I find that as I listen to the Manager Tools podcasts, as well as all of the reading that I do (I subscribe to Harvard Business Review and Fortune, and am always reading books like "Winning", "The Trusted Advisor", etc), I'm constantly picking up useful bits of information that I want to add to my toolbox.

The problem is that it's data overload. When you read something useful in a book or magazine, or hear it in a podcast, how do you capture that information so that you can refer back to it when you need it? When I read books, I usually mark them up with a highlighter, which works pretty well. But as for magazines and podcasts, I haven't found a great way to capture all of the miscellaneous bits that I want to be able to refer back to.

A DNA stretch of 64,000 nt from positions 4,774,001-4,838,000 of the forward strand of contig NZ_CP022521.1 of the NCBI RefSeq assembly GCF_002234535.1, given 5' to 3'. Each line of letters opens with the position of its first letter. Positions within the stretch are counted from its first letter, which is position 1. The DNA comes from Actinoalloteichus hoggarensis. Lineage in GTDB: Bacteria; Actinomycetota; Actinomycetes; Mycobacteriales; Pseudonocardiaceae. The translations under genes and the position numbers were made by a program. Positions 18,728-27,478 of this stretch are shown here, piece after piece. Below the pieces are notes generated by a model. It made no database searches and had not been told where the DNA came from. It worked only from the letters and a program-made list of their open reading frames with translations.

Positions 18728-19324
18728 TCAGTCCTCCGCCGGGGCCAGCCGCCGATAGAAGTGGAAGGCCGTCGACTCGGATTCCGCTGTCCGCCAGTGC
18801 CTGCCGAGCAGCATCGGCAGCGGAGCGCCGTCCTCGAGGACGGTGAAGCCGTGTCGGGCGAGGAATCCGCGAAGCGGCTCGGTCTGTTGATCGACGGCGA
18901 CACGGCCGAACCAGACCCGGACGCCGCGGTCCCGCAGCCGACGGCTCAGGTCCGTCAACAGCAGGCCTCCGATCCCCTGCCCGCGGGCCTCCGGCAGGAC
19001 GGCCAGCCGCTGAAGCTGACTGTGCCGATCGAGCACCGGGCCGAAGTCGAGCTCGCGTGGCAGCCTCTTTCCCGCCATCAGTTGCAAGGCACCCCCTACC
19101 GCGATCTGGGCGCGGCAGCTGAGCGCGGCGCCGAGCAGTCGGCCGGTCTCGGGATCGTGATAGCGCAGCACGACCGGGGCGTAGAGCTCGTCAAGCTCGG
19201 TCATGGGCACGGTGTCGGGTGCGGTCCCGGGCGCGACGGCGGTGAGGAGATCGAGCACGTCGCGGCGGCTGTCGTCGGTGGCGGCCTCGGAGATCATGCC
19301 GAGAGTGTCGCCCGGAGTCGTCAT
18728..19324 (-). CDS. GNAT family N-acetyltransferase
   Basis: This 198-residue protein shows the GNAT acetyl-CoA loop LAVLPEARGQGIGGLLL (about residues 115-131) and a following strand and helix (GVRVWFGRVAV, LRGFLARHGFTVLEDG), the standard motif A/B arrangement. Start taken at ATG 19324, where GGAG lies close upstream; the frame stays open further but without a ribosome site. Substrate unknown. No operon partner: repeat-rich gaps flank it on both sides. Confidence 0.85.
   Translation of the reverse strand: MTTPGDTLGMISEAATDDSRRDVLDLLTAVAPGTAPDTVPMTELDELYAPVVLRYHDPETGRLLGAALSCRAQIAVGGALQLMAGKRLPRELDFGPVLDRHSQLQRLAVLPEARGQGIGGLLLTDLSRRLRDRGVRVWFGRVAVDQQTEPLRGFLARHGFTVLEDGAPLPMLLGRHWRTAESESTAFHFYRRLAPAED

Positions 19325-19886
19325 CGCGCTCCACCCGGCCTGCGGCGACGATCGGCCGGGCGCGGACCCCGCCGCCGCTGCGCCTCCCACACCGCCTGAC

Anyone have any tricks that work for them?


Mark's picture
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You might guess that I do, if you've listened a while.

I'll wait to see what others say first.


juliahhavener's picture
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I started out by taking notes.

Then I learned that if I walk away and tell someone else about what I learned, or am able to put it immediately to use, I don't need the notes (and rarely referred back to them anyway).

I generally remember what is where, so when I know I need something I simply go back and listen (or read) again.

arun's picture